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Galway Samaritans calls now top 3,000 a month

Volunteers at the Samaritans are taking over 3,000 calls a month from distressed people between their two centres at Galway and Castlebar.

Catherine Emerson, director of the Samaritans in Galway, said they hope to be able to increase the number of volunteers who work out of the two sites in 2024, with the Mayo service opened in September by the Galway office.

Nationally the Samaritans took nearly half a million calls in 2022 – sadly the two local call centres cannot operate round the clock due to the lack of staff, but it will be an aim of the organisation to change that following a recruitment drive next year.

“The things that people talk to us don’t really change – loneliness and isolation, poor mental and/or physical health, financial worries, difficulties with relationships, with family and friends are still the main reasons that people ring Samaritans,” she muses.

“Around a fifth of the people we talk to are experiencing suicidal thoughts – including people who have made plans to end their lives – but 80% of the people we speak to aren’t currently suicidal, but they are struggling with the demands of life.

“The Samaritans give people the space to talk about these demands, and to work out their own ways of coping with them.”

The service is not a counselling service but rather a listening ear at a time people are really struggling, she stresses.

“We don’t tell people what to do because the people who call us are the experts on their own lives and what will work best for them. However, we know that just by listening to people, we can help them improve their situation.

“Particularly around Christmas people call us to tell us how much we’ve helped them in the past and it’s a real privilege to be there at this time.”

While Galway or Mayo are not open round-the-clock other branches across the country ensuring that lines stay open 24 hours so that people can contact us whenever they need us.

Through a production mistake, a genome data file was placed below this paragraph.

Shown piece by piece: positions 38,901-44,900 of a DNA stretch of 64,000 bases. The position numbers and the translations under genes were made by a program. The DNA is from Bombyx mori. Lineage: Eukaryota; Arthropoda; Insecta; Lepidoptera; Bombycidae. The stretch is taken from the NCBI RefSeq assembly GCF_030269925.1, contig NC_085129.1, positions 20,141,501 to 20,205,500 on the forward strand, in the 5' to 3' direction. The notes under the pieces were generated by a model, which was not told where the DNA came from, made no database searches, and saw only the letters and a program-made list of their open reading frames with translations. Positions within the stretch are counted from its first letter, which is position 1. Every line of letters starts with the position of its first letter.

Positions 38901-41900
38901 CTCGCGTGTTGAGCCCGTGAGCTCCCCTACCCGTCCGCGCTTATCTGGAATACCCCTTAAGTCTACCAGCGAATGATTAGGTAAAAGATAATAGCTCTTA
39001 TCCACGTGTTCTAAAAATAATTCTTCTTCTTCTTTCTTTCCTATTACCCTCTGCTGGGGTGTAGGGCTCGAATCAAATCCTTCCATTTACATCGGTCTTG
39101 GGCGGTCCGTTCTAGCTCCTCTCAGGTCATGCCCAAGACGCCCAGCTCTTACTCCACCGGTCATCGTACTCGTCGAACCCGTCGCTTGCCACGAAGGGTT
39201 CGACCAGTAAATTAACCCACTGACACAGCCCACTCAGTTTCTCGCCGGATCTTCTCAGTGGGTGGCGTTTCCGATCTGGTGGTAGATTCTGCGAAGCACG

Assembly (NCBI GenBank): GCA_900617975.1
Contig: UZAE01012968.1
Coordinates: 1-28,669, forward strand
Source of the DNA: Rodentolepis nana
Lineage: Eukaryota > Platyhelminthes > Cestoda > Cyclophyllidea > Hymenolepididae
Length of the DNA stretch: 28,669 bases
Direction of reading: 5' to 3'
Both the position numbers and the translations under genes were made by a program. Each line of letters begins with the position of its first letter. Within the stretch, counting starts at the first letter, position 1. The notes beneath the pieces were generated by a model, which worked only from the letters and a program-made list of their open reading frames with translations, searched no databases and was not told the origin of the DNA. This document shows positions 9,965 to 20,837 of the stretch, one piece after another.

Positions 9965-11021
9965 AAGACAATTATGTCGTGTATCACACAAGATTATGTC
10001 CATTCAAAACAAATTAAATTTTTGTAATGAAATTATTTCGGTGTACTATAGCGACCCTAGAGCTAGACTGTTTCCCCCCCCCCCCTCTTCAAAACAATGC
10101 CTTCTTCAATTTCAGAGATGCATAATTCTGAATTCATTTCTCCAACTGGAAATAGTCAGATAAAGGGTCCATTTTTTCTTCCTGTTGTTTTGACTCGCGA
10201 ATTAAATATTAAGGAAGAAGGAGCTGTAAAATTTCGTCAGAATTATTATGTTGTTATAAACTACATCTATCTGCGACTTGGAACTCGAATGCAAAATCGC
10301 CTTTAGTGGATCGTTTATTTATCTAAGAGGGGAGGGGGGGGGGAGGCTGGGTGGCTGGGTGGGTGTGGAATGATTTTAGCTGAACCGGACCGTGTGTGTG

“We know that if we had more volunteers, we could reach more people when they really need us. But this service is available at all times.”

There are 26 conferences in the Society of St Vincent De Paul operating across the city, Moycullen, Claregalway and into Connemara with around 200 volunteers giving their time for others.

And the charity has never been busier.

Using donations from the public, they have in the region of €400,000 to spend on energy vouchers, help pay rent, food vouchers and other vital costs that will cause undue hardship on a household.

Seamus McManus, SVP Galway Area President, said if somebody calls looking for     assistance, two volunteers will aim to call out to the house for an informal assessment.

“We try to meet face to face, because dealing with a person over the phone is completely different to sitting in front of them, seeing their personal circumstances, getting a feel of the environment in the house.

“Some people – the stress they’re under is incredible. They feel they have nowhere to turn. They could have a child with Autism, they might be dealing with some illness, they might be trying to pay back debts. They find it hard to sleep, they worry about getting enough money for food, rent, energy, clothes, they hit a blockage.

“We are there, by and large we’d say our job is to get people out of a hole, usually short term, five to six weeks. It can be longer. But whether a person has a job, is a student that doesn’t have family support, or they don’t have a job, newly arrived in the country or a person struggling with their mental health – we are here to support even all over Christmas.”

Despite the back-to-school grants that are available, many families are struggling to meet the costs of education, particularly for students in Transition Years which have additional significant fees for trips and events.

“We are really keen to do what we can if possible, to keep children in education because that is about long-term self-sufficiency and finding a way out of poverty. We had one particular mother who had to leave the job when school finished to pick up her child and she used to bring the child to her work to sit for hours while she finished.

“We were able to help her with afterschool costs. Early intervention is a big help, you get an awful lot more for an early lot less if you can help at the early stages.

With junior cycle books set to be funded by the Government next year, senior cycle books will still be a major worry for struggling families, something which the SVP can help offset.

The charity helps funds after-schools run by other agencies and community groups if it can keep parents working.

Fundraising has been stable in the last two years despite all the inflationary costs on households and businesses.

“It’s amazing how even people you wouldn’t expect, businesses under pressure, still manage to give out of societal conscience.”

The SVP shops are currently thriving selling second clothes and household items, with all funds going to help those in need of “a hand up, not a handout”.

The Samaritans free telephone service is available by phoning 116 123 or by emailing Ring the SVP on 091-563 233.

Pictured:  Helping hand…Seamus McManus, SVP Galway Area President.

For more, read this week’s Connacht Tribune:

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